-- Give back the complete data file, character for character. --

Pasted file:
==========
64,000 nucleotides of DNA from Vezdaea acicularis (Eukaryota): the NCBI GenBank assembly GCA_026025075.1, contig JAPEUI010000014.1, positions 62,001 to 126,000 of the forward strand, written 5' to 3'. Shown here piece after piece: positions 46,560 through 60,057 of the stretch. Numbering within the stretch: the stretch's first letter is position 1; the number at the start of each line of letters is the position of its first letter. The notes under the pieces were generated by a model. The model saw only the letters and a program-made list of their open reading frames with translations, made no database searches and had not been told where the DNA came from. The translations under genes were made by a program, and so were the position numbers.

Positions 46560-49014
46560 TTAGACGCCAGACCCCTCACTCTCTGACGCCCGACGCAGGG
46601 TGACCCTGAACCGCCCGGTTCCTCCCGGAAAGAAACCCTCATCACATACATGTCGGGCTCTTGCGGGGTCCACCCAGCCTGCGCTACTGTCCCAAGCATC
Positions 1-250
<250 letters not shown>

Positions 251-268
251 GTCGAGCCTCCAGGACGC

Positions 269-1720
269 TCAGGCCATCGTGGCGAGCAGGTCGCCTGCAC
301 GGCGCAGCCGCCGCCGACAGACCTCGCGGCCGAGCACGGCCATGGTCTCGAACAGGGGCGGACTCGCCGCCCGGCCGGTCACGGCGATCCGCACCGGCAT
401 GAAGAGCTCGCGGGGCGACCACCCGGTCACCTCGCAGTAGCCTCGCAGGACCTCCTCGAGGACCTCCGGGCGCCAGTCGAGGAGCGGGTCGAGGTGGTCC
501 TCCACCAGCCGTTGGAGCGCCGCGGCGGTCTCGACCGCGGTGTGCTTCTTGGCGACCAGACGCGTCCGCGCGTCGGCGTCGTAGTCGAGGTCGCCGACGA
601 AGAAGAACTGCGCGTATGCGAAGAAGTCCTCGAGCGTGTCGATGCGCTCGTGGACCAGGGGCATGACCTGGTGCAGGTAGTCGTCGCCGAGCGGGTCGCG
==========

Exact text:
64,000 nucleotides of DNA from Vezdaea acicularis (Eukaryota): the NCBI GenBank assembly GCA_026025075.1, contig JAPEUI010000014.1, positions 62,001 to 126,000 of the forward strand, written 5' to 3'. Shown here piece after piece: positions 46,560 through 60,057 of the stretch. Numbering within the stretch: the stretch's first letter is position 1; the number at the start of each line of letters is the position of its first letter. The notes under the pieces were generated by a model. The model saw only the letters and a program-made list of their open reading frames with translations, made no database searches and had not been told where the DNA came from. The translations under genes were made by a program, and so were the position numbers.

Positions 46560-49014
46560 TTAGACGCCAGACCCCTCACTCTCTGACGCCCGACGCAGGG
46601 TGACCCTGAACCGCCCGGTTCCTCCCGGAAAGAAACCCTCATCACATACATGTCGGGCTCTTGCGGGGTCCACCCAGCCTGCGCTACTGTCCCAAGCATC
Positions 1-250
<250 letters not shown>

Positions 251-268
251 GTCGAGCCTCCAGGACGC

Positions 269-1720
269 TCAGGCCATCGTGGCGAGCAGGTCGCCTGCAC
301 GGCGCAGCCGCCGCCGACAGACCTCGCGGCCGAGCACGGCCATGGTCTCGAACAGGGGCGGACTCGCCGCCCGGCCGGTCACGGCGATCCGCACCGGCAT
401 GAAGAGCTCGCGGGGCGACCACCCGGTCACCTCGCAGTAGCCTCGCAGGACCTCCTCGAGGACCTCCGGGCGCCAGTCGAGGAGCGGGTCGAGGTGGTCC
501 TCCACCAGCCGTTGGAGCGCCGCGGCGGTCTCGACCGCGGTGTGCTTCTTGGCGACCAGACGCGTCCGCGCGTCGGCGTCGTAGTCGAGGTCGCCGACGA
601 AGAAGAACTGCGCGTATGCGAAGAAGTCCTCGAGCGTGTCGATGCGCTCGTGGACCAGGGGCATGACCTGGTGCAGGTAGTCGTCGCCGAGCGGGTCGCG